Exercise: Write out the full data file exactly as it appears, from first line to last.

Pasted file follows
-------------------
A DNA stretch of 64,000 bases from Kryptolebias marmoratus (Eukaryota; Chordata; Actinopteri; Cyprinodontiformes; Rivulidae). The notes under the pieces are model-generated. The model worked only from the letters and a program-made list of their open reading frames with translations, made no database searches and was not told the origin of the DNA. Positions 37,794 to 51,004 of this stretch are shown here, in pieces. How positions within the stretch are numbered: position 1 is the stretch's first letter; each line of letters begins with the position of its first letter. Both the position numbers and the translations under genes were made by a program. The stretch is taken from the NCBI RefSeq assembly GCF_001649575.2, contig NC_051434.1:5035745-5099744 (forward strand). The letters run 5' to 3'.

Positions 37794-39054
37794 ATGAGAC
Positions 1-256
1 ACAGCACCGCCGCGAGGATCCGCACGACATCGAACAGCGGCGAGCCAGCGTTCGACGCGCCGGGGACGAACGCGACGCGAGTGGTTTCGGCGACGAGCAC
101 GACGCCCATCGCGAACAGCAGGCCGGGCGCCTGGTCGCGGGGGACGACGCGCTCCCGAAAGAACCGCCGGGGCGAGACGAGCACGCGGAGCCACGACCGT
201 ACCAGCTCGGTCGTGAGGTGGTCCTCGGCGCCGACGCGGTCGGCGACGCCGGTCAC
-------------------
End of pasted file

A DNA stretch of 64,000 bases from Kryptolebias marmoratus (Eukaryota; Chordata; Actinopteri; Cyprinodontiformes; Rivulidae). The notes under the pieces are model-generated. The model worked only from the letters and a program-made list of their open reading frames with translations, made no database searches and was not told the origin of the DNA. Positions 37,794 to 51,004 of this stretch are shown here, in pieces. How positions within the stretch are numbered: position 1 is the stretch's first letter; each line of letters begins with the position of its first letter. Both the position numbers and the translations under genes were made by a program. The stretch is taken from the NCBI RefSeq assembly GCF_001649575.2, contig NC_051434.1:5035745-5099744 (forward strand). The letters run 5' to 3'.

Positions 37794-39054
37794 ATGAGAC
Positions 1-256
1 ACAGCACCGCCGCGAGGATCCGCACGACATCGAACAGCGGCGAGCCAGCGTTCGACGCGCCGGGGACGAACGCGACGCGAGTGGTTTCGGCGACGAGCAC
101 GACGCCCATCGCGAACAGCAGGCCGGGCGCCTGGTCGCGGGGGACGACGCGCTCCCGAAAGAACCGCCGGGGCGAGACGAGCACGCGGAGCCACGACCGT
201 ACCAGCTCGGTCGTGAGGTGGTCCTCGGCGCCGACGCGGTCGGCGACGCCGGTCAC